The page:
This was an interesting article that I read in The New York Times this morning–not at all coincidentally published the day after Easter–that takes issue with hope in general, and Christian hope in particular.
The author advocates for “a very Greek standpoint” that replaces hope with realism, which he sees as much more constructive and productive–his example comes from The History of the Peloponnesian War, by Thucydides, and the case of the island of Melos. I won’t rehash the whole story, but suffice it to say that the point is that the inhabitants of Melos clung to the irrational hope that Sparta would come and save them from the Athenians–and were summarily destroyed. Moral? Courage is better than hope.
My problem with the article is its description of Christian hope, which the author characterizes entirely with these brief words from Paul: “hope for what we do not see” and “wait for it with patience.” Certainly, when thinking about the promise of salvation after death–and even the future work of God that we cannot yet conceive of today–there is an element of trust in things that lie beyond our current field of vision. However, to take from that the conclusion that Christian hope is nothing more than passive acquiescence and “blind” trust is an inaccurate and false generalization.
The Christian hope that was proclaimed Sunday, celebrating the resurrection of Jesus Christ, is not the sort of hope that leads me to close my eyes in bed at night, hoping that when I open them in the morning, the world will be a better place: global warming will have stopped, my health will have improved, the unemployment rate will have dropped, etc., etc. To the contrary: Christian hope aims not to engender passivity and naive optimism [a word the author doesn’t like], but rather to see the deep suffering in the world with eyes wide open, and yet still be inspired to creative, passionate engagement with the world. Christian hope doesn’t avoid the truth–it looks truth full in the face and doesn’t flinch; and has the audacity [another word the author doesn’t like] to not only believe things can be different, but work to make it so.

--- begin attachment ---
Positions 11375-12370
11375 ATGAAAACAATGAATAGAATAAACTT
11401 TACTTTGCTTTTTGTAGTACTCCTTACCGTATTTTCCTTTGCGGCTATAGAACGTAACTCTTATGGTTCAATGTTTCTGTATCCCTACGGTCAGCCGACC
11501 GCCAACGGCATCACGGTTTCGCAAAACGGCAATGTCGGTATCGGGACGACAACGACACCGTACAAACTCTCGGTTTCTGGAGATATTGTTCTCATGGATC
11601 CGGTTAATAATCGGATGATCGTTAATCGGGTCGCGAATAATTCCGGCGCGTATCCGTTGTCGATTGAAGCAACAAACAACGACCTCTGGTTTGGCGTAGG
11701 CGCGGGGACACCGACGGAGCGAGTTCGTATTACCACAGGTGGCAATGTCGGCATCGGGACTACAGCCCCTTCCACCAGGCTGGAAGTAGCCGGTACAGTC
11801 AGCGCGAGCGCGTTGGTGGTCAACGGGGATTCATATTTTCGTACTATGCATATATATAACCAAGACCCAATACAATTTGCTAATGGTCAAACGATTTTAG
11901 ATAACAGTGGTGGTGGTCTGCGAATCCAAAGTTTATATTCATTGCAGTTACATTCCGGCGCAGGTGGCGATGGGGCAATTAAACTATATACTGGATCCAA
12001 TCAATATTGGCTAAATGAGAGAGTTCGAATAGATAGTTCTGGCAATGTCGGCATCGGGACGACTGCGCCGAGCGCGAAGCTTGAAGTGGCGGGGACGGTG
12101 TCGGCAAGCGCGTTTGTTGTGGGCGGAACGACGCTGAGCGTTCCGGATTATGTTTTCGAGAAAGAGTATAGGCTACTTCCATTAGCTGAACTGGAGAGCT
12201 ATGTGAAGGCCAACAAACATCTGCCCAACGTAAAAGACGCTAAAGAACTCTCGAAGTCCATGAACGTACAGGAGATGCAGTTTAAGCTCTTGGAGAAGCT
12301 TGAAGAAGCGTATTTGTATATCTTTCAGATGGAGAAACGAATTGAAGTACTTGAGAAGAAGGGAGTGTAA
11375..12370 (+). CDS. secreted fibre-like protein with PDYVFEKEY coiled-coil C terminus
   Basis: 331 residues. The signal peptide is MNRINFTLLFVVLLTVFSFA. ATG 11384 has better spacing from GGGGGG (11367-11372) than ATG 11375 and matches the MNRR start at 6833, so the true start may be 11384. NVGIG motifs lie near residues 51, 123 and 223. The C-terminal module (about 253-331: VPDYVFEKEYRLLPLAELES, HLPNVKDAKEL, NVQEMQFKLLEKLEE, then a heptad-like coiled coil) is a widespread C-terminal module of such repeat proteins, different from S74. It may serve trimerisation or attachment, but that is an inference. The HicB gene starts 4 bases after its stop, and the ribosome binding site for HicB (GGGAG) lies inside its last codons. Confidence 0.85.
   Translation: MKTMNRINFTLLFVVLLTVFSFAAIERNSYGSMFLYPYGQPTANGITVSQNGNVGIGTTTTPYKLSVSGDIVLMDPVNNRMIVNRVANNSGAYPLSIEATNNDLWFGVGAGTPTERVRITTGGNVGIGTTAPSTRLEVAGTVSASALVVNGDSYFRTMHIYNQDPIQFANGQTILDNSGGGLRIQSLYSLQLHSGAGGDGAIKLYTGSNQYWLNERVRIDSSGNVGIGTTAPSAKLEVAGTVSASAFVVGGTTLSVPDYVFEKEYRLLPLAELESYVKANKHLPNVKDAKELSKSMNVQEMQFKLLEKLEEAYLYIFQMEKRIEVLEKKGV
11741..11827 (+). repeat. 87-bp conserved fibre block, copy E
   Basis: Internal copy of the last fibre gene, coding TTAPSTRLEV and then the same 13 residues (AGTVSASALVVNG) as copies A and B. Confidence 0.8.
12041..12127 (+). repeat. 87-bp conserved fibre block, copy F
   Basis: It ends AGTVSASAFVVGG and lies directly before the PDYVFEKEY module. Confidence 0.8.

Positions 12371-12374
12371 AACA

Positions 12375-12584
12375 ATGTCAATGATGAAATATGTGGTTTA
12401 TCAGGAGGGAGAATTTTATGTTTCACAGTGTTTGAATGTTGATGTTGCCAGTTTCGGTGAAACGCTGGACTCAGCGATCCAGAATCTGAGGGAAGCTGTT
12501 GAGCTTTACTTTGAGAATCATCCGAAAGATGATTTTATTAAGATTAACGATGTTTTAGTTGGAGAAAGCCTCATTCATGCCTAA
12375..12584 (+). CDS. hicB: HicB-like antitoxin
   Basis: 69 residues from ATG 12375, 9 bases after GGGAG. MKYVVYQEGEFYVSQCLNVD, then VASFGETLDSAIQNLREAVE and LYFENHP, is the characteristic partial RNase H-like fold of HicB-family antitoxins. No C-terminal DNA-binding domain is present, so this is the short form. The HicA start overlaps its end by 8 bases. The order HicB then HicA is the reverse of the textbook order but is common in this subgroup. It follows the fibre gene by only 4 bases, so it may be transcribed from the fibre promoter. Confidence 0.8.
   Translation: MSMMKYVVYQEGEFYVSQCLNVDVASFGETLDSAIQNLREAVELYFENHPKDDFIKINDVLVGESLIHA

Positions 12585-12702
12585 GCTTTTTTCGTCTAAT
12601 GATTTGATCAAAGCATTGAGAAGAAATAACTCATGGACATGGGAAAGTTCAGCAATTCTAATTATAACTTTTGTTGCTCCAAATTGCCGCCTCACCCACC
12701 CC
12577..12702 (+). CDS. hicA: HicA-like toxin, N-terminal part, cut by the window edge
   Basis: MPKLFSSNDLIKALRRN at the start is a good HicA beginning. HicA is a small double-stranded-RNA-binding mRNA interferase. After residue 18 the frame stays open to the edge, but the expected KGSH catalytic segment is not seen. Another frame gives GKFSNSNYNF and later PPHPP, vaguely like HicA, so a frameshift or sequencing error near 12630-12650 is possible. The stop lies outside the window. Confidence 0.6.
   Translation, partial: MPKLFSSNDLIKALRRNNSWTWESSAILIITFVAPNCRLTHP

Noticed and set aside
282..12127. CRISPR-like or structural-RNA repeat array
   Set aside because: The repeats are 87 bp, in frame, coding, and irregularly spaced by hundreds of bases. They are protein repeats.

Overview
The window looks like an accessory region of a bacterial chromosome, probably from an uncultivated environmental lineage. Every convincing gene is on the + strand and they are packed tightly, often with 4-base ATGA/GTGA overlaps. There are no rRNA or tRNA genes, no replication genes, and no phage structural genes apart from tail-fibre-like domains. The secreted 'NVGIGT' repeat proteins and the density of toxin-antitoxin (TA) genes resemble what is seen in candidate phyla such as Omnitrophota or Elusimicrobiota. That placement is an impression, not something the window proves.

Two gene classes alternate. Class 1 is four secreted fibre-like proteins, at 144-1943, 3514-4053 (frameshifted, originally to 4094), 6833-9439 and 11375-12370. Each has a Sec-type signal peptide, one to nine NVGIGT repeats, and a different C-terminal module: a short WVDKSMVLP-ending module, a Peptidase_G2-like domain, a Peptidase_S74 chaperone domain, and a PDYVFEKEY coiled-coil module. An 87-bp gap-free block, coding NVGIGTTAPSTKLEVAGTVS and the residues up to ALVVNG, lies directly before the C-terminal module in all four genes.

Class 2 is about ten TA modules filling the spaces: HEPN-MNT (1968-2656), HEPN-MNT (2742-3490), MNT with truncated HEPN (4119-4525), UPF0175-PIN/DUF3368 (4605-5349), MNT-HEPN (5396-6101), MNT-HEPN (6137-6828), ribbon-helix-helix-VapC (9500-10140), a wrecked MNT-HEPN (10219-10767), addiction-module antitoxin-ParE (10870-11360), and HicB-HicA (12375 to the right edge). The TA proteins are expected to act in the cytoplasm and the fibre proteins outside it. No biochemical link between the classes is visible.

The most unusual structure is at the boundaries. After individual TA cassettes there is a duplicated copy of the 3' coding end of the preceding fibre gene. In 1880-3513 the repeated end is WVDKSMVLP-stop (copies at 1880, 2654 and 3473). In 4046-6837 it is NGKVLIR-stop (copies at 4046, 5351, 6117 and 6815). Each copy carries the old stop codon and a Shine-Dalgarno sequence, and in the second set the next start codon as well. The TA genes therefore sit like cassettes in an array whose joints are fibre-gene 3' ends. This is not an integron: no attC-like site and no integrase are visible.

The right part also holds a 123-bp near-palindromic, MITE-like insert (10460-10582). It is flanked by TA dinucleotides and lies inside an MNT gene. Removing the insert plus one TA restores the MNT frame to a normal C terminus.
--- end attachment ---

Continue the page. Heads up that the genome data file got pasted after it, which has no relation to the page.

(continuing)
Christian hope doesn’t stand alone–it stands with love; and we who confess it know love’s power. Christian love and Christian hope don’t just seek to make people feel better with platitudes and empty promises. Christian love and hope seek to make the world better–and they call people to work hard to do just that, in thanksgiving and response to the hope, love and, yes, salvation, we have received.
There is a reason Dante included the phrase “All hope abandon ye who enter here” in his inscription above the gates of hell. Hell is hopelessness; but while Christ is alive, so is hope, and so I’m not about ready to abandon it–for myself or for the world, either.